Between 1986 and 2001, only mixt vegetation was active and was significantly converted to farmland at 0.23% (Figure 4(a)). While from 2001 to 2016 farmland was gaining from four land uses, it was only water body and mixt vegetation which were more active at 0.35% and 0.25%, respectively (Figure 4(b)).
3.5. Farmland Dynamic
For both time intervals farmland was gaining more than it was losing and the net rate of gain in the time interval between 2001 and 2016 was higher (0.45%) than between 1986 and 2001 (0.02%) (Figure 5).
Land use land cover dynamics revealed considerable changes over time between 1986 and 2016, although these changes were not time linear. Indeed, land use land cover change rate was higher from 2001 to 2016 compared to the period of 1986 to 2001 (Table 3). This difference in land use land cover change rate can be explained by several factors such as changes in agricultural practices, productivity instability, climate change and most particularly population growth . Looking at specific land use type, net change analysis showed a loss of bar land over the three reference years, but intensity analysis revealed that the change observed was not significant to show the dynamics of this land use type. Regarding farmland, the high gain value between 2001 and 2016 could be explained by the high number of active lands uses which were converted to farmland (Figure 3(b)). Moreover, from 1986 to 2001 farmland lost to bar land at the rate of 0.01% while from 2001 to 2016 farmlands were not converted to bar land. In reverse, it was rather bar land that was converted to farmland at the rate of 0.02% (Figure 3). This conversion of bar land to farmland could be an outcome of the application of land restoration technics such Zai, half-moon, agroforestry and assisted natural regeneration activities in the Sahelian zone    . As for the gain of farmland from mixt vegetation, this could be explained by the extension of farmland for food production to meet the demand of the growing population. This conversion of mixt vegetation to farmland lead to land pressure. Farmland gained from water body could be attributed to changes in agricultural practices with an
Figure 4. Intensity of farmland gain (+) and loss (−) during the period 1986-2001 (a) and 2001-2016 (b). (Dark and light blue lines are uniform intensities of gain and loss, respectively in Ouahigouya municipality. Bars that extend above line indicate the land cover targeted for transition, and bars below line indicate avoided land cover).
Figure 5. Farmland dynamic from 1986 to 2001 and from 2001 to 2016 in Ouahigouya municipality (G: gain, L: loss and G – L: net gain).
increase in irrigated areas in the last decade to promote vegetable and rice production in the Sahel zone. Some authors argued that the combination of political, social and economic events encouraged changes in farming systems and land use   . Indeed, in the study area lowland planning and conversion into irrigated farmland to promote vegetable and crop production during both raining and dry seasons have been actively supported by the government as well as some projects and NGOs. The loss of bar land to farmland as well as the conversion of lowlands to farmland increase biomass production in the Sahelian zone. This finding corroborates the results of previous works which reported a re-greening of the Sahel  .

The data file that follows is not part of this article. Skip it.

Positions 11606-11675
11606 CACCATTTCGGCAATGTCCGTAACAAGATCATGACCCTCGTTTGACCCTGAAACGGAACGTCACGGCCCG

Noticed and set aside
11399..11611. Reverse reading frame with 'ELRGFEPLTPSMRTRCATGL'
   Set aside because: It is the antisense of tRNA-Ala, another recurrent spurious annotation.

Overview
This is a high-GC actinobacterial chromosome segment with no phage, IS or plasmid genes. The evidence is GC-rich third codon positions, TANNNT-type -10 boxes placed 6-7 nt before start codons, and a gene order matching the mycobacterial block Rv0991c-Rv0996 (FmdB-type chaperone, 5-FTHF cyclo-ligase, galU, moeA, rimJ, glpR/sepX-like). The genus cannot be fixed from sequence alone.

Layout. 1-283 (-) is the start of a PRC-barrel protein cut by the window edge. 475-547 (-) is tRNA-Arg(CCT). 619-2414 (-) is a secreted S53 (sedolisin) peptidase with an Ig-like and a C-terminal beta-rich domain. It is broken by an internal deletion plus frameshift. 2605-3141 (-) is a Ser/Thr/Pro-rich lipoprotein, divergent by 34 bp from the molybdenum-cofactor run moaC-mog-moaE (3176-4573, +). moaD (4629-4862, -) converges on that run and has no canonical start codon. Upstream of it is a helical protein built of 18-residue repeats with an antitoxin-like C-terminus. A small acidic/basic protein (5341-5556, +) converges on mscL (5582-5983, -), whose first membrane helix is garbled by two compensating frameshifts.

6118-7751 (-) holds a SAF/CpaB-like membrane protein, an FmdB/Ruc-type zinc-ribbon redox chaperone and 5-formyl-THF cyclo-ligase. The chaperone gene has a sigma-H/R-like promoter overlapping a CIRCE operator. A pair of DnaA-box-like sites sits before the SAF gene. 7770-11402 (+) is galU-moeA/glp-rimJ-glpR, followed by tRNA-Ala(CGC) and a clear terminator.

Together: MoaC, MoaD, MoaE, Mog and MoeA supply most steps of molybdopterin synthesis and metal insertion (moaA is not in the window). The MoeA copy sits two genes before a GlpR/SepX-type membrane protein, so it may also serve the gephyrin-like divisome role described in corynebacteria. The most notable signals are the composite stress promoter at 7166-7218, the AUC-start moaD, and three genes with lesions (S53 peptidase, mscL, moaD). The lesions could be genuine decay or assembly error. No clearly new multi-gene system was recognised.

The study revealed that farmland and woodland proportion increased over the three points in time: 1986, 2001 and 2016 at 2.02% to 4.27% for farmland and 7.25% to 12.88% for woodland. Annual land use land cover change during 2001-2016 was faster than that during 1986-2001. The net change analysis showed a significant loss of bar land at 19.10%; 26.51% and 7.41% in 1986; 2001 and 2016, respectively Indeed, the study showed that mixt vegetation and water body were both active during the period of study at 0.35% and 0.25%, respectively while the other land uses such as woodland and bar land were dormant. For time intervals used, farmland was gaining more than it was losing and the net rate of gain in the time interval between 2001 and 2016 was higher (0.45%) than that between 1986 and 2001 (0.02%).
The authors wish to express their profound gratitude to Ouahigouya Municipality farmers for their collaborations and openness. They are also grateful to field assistants and to Hypolite Tiendreobeogo for their valuable assistance during the fieldwork. They acknowledge the anonymous reviewers for their valuable inputs and comments which improve the quality of this paper. A special thanks to WASCAL for the funding of this research.
Conflicts of Interest
The authors declare no conflicts of interest regarding the publication of this paper.